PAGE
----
Help! I’m losing my hair: Top 3 hair loss tips for women of color
Hair loss has many different causes. Healthy hair depends on an inner cuticle with scales that overlap to hold the strands together. When these scales fall apart, your hair gets dry and you can have hair loss. The top three most common forms of hair loss in women of color are: breakage, traction alopecia and Central Centrifugal Cicatricial Alopecia (CCCA).
Hair breakage constitutes broken hairs of varying lengths that are usually caused by having very dry, brittle, and damaged hairs. It can be localized or all throughout your scalp.
Traction Alopecia is hair loss commonly seen at your hairline usually caused by tension hairstyles. Wearing your hair in a tight ponytail, braids, bun or when you use chemicals and heat on your hair, it can cause you traction alopecia hair loss.
Central Centrifugal Cicatricial Alopecia (CCCA)
Central Centrifugal Cicatricial Alopecia (CCCA) is hair loss found at the crown of your scalp that results in scar tissue. The causes are still being researched but we know that there are many contributing factors such as genetics, excess heat to your scalp, tension, harsh chemicals or products to name a few.
What do all of these hair losses have in common? TRAUMA. Trauma– or in other words stress–can have many forms. Physiological stress such as an illness, depression, anxiety or burnout and lastly mechanical stress from abrasive styling and handling your hair can all impact the health of your hair and cause hair loss.
Tips on what to do now if you are currently experiencing hair loss:
- Avoid anything mechanically traumatic: Avoid tight styles, excess heat to scalp, harsh chemicals such as relaxers/dyes, frequent combing/brushing, friction from wigs, caps or scarves. Low manipulation is key. Be very gentle with your tresses. Use detanglers when needed for tightly coiled hairs and be very careful in how you are handling your hair during installation and take down of a style.
- Hydrate from the outside and within: Drink lots of water and coconut water to keep hydrated! You may also regularly use deep conditioners and moisturizers as well as a non-lathering scalp cleanser as oppose to a traditional shampoo to help retain moisture.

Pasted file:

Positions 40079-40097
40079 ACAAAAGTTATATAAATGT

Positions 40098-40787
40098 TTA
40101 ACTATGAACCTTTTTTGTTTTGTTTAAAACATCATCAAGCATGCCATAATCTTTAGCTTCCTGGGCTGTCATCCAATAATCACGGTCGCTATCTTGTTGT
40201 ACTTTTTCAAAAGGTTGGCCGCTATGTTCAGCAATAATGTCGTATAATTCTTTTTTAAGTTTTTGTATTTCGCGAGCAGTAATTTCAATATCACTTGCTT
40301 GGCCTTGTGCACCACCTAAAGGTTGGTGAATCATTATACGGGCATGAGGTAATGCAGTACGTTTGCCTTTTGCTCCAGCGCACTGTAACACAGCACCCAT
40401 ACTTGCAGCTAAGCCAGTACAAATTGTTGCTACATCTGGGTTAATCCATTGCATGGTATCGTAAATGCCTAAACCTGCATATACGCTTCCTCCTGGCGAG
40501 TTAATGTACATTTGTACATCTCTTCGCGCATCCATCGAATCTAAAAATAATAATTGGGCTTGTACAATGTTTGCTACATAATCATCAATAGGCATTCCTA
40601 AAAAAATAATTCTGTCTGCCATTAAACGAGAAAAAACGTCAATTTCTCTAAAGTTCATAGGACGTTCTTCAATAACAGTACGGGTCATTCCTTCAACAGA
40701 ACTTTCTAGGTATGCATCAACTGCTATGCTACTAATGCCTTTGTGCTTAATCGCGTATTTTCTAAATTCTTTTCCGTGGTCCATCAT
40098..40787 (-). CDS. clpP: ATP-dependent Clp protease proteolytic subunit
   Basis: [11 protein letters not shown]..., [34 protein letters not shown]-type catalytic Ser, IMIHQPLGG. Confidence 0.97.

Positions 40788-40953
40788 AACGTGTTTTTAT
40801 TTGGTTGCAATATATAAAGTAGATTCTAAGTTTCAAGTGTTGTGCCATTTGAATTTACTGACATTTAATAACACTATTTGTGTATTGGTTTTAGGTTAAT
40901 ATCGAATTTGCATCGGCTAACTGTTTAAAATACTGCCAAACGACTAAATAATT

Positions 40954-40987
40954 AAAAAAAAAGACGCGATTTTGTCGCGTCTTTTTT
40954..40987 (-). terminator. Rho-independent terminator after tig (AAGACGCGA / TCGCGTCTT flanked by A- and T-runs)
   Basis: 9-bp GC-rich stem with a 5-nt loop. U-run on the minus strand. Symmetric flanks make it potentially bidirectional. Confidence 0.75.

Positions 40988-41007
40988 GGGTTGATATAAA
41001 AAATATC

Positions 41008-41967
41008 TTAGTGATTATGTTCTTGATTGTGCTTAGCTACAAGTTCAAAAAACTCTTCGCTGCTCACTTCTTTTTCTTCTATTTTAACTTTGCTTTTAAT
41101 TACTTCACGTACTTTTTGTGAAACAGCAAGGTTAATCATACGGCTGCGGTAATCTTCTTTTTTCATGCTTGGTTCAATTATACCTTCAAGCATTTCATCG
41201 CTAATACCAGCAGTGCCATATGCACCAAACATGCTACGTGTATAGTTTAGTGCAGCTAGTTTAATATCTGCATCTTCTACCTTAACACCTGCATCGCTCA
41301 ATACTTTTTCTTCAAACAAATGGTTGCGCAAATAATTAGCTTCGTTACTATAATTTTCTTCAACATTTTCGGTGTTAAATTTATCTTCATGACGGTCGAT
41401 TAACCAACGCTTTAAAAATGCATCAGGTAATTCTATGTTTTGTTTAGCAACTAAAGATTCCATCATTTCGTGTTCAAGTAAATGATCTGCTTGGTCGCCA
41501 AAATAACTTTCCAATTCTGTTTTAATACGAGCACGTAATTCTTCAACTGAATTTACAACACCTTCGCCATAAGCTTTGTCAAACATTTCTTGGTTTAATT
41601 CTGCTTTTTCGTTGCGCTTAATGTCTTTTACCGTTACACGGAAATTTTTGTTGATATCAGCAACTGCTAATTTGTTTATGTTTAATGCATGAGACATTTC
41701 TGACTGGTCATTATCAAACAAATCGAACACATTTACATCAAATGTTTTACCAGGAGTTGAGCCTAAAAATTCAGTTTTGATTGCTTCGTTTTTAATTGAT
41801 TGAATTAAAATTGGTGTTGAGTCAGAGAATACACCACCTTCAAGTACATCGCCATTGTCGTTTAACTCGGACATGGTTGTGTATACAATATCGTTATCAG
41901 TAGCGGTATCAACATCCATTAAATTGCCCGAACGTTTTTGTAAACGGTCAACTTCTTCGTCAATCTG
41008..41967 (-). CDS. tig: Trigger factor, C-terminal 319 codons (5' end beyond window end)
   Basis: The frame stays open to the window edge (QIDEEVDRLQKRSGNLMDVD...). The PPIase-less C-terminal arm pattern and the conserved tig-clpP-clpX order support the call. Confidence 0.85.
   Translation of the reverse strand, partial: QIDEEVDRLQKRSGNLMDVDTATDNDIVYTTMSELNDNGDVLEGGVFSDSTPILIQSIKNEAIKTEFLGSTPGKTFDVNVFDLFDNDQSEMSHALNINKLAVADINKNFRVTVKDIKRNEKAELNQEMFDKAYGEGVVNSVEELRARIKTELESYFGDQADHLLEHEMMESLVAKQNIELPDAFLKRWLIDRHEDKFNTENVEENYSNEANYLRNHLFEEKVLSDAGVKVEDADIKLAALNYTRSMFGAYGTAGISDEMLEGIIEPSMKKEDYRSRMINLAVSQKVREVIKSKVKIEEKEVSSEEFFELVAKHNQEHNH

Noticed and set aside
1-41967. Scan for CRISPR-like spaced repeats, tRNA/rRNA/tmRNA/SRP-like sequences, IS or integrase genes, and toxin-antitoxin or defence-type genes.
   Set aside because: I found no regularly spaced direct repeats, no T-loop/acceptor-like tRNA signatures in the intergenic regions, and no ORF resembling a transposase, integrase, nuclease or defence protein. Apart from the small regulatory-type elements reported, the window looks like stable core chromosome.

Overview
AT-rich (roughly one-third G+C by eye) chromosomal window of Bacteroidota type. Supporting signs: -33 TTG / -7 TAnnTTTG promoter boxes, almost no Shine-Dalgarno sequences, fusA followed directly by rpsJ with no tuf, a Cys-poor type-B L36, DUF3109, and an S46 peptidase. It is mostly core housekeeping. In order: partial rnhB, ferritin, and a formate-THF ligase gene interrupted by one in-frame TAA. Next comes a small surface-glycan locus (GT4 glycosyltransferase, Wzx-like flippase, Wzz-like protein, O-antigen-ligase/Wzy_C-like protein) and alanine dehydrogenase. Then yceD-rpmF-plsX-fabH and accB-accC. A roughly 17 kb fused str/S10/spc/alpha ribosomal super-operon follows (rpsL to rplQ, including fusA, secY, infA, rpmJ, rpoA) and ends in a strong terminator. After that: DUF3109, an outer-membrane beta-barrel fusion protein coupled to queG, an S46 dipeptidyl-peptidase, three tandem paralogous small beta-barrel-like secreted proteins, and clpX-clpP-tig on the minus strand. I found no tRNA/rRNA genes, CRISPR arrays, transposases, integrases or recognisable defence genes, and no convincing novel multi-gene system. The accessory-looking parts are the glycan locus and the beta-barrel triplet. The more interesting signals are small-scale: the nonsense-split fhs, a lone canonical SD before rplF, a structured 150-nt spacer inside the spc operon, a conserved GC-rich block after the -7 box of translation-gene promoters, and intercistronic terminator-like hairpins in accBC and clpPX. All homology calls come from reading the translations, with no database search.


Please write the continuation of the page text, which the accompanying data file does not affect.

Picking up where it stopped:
- Nutrition: Eat a well-balanced diet. Often times vitamin deficiencies mainly vitamin d in women of color are present as well as low iron which can all affect the health of your hair. Eating healthy will ensure your hair gets the nutrients it needs from within to grow healthy.
- Bonus Tip: Seek help early: See your board-certified dermatologist or licensed skin healthcare professional as soon as possible to help fine tune a plan. Early diagnosis and help will give a way better prognosis. Also, hair loss can sometimes be accompanied by other conditions of the scalp that can also contribute to the severity of the hair loss. Signs of inflammation, including itching, burning, or tenderness should be addressed immediately.
Hair loss can be devastating, but it doesn’t have to be. Take these steps now to ensure better healthy hair today or schedule a consultation to discuss the best hair loss treatments for you with one of our hair loss experts. Call 844-DERM-DOC or email us at firstname.lastname@example.org
Kendra Joseph, PA-C is an expert in the evaluation and treatment of many skin conditions, with a special interest in conditions that commonly affect skin of color such as keloids, skin discoloration, and ingrown hairs. She has been featured in Vogue magazine discussing the inclusivity of skin of color in the skincare industry and advocating for the importance of sunscreen usage for melanoma awareness with Accuweather. Kendra earned a bachelor’s degree in psychology and biology from State University of New York at Albany before completing her Physician Assistant training at Stony Brook University. She believes that cultural awareness and sensitivity plays a significant role in prevention and treatment of skin diseases.